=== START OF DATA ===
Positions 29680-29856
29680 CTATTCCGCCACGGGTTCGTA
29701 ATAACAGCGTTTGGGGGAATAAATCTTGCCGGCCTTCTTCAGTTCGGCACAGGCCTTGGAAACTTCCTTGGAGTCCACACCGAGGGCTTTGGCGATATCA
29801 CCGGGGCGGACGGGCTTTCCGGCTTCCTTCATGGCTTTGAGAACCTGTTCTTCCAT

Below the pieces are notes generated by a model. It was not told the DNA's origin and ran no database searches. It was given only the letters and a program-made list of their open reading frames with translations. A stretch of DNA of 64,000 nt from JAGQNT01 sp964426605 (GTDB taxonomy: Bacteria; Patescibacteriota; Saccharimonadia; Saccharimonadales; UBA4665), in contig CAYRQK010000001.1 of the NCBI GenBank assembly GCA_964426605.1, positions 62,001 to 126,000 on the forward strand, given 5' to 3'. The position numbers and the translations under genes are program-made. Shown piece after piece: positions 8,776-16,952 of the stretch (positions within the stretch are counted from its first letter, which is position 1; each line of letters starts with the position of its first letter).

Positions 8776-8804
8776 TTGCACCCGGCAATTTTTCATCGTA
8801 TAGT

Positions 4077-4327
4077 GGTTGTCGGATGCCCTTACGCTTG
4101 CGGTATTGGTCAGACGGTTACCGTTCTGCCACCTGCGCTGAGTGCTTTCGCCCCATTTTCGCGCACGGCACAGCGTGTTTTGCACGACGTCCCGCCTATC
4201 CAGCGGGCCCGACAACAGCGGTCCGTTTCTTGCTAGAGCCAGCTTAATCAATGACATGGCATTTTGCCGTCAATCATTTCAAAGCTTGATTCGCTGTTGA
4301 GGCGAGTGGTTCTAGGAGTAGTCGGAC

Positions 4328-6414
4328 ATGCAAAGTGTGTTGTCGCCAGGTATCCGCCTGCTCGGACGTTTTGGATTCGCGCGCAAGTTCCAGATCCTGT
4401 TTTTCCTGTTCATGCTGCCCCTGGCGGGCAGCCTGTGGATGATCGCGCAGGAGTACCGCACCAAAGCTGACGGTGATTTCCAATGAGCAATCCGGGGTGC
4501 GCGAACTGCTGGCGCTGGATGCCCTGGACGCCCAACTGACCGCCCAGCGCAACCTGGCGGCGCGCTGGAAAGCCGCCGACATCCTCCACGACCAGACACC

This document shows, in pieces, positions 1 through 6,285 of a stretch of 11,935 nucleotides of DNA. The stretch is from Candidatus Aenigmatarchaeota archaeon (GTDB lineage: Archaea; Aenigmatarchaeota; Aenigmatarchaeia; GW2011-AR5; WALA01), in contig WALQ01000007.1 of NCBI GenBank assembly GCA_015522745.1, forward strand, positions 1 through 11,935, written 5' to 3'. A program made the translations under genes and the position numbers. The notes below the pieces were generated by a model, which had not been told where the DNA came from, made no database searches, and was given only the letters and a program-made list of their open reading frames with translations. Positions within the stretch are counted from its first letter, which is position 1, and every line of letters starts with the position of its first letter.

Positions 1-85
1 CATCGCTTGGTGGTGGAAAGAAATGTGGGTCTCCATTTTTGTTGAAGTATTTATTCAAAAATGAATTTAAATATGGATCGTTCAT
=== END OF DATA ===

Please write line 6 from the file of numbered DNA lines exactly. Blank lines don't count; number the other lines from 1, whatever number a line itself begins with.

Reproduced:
Positions 8776-8804